Back in 2017, the public sector had their day of reckoning when new tax rules came into force putting the liability with Public sector employers to determine IR35 status.
As of April 2020, it’s time for the Private sector to face the music.
Around 15% of the UK workforce is self-employed. This is an even higher percentage in the construction industry which is estimated to be around 30 to 40%*.
The industry has seen some progress in addressing this over the last few years. Large contractors like Laing O’Rourke have committed to a permanent workforce and mega projects like Hinkley Point C worked with unions to ensure permanent resourcing strategies are followed throughout their supply chain partners.
Despite this, the new measures are undoubtedly going to hit the infrastructure and construction sectors hard. Many medium sized and smaller contractors and consultants will have a significant proportion of their workforce (including in some instances senior management) operating through a Personal Service Company (PSC’s).
Whereas in the past the onus has been on the individual contractor to effectively comply with the HMRC’s guidelines on applying PAYE and National Insurance, from April 2020 it will become the responsibility of the fee payer – this is either the employer or the recruitment agency.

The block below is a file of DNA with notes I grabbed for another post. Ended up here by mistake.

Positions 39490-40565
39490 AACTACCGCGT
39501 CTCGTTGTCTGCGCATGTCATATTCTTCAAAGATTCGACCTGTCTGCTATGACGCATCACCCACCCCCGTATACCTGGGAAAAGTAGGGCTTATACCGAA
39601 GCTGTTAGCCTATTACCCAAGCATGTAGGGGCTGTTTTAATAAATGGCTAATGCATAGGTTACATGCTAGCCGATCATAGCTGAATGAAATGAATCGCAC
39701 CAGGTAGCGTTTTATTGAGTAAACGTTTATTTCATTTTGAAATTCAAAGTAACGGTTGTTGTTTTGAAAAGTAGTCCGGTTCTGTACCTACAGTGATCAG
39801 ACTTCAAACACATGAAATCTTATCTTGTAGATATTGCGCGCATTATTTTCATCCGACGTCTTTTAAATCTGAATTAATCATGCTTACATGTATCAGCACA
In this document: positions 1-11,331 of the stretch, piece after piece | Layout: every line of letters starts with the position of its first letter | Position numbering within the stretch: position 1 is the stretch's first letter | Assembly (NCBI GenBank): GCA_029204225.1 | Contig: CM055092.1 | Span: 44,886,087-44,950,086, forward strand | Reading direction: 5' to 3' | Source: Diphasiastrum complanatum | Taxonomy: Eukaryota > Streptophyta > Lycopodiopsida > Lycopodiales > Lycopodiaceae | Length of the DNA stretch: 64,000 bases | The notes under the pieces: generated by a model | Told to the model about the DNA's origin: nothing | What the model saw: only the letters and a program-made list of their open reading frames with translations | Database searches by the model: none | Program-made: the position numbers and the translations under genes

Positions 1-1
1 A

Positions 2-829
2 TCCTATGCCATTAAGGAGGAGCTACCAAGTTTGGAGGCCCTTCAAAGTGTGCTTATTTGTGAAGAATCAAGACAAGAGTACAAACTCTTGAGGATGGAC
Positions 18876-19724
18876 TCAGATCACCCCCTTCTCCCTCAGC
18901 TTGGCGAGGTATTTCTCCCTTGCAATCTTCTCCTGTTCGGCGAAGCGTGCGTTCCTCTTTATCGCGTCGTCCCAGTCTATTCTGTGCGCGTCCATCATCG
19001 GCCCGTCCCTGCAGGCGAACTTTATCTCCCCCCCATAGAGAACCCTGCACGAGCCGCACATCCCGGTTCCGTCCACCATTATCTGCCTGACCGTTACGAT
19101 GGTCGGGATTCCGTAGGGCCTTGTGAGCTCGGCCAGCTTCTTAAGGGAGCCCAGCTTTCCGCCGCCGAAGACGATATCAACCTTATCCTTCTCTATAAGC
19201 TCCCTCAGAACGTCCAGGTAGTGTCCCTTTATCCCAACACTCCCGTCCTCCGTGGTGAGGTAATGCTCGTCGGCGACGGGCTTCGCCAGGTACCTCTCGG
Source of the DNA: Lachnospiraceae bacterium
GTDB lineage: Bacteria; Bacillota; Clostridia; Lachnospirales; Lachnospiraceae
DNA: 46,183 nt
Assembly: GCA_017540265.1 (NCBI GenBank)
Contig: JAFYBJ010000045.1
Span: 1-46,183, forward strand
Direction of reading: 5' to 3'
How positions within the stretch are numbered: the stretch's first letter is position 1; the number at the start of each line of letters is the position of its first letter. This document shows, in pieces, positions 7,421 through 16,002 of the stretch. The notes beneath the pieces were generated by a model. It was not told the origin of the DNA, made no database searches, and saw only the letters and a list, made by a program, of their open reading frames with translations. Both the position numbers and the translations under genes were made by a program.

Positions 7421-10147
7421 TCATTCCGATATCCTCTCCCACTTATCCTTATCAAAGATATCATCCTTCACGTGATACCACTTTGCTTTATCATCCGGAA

The only exception will be for businesses with a turnover of less than £10m, a balance sheet of under £5m or fewer than 50 employees.
Any company that falls outside of this will have to decide if the freelance contractor is legitimately self-employed or if they are subject to PAYE and National Insurance contributions. If the latter applies, the company will need to employ the contractor directly and tax as income at source.
What will be the likely impact of this?
The obvious risk for freelancers is that many won’t be genuinely self-employed. A significant number won’t pass the test and will face having to become permanently employed, or alter the way they work and/or who they work for.
Choosing to go down the employment route means that they will be taxed a lot more and see a significant reduction in their net income. Likewise, contractors can continue being employed via a PSC, but operating within IR35 – meaning they will pay income tax and NI as if they were a permanent employee.
The financial impact of IR35 is significant. It can reduce the worker’s net income by up to 25%.
The options to avoid losing out for freelancers are essentially;
- Try to renegotiate their current package with employers to increase their rate.
- To contract via an umbrella company or a consulting firm, trying to cut the best deal they can. This is still likely to lead to a reduction in net income.
- To prove they meet the requirements of an ‘IR35 friendly’ contract by only taking on shorter term contracts, restricting exclusivity and always ensuring contracts avoid a ‘right of control’ clause – a contractor should not directly report to a senior member of staff within the organisation.
Private Sector Companies
The big issue for companies is the sheer quantity of freelancers they use. Employing someone on an interim basis has been a cheaper way of recruiting experienced professionals, particularly in niche areas with big skills gaps.
Just consider the admin costs in managing the monumental task of assessing and implementing any changes, without taking in to account the unwanted hassle and time lost.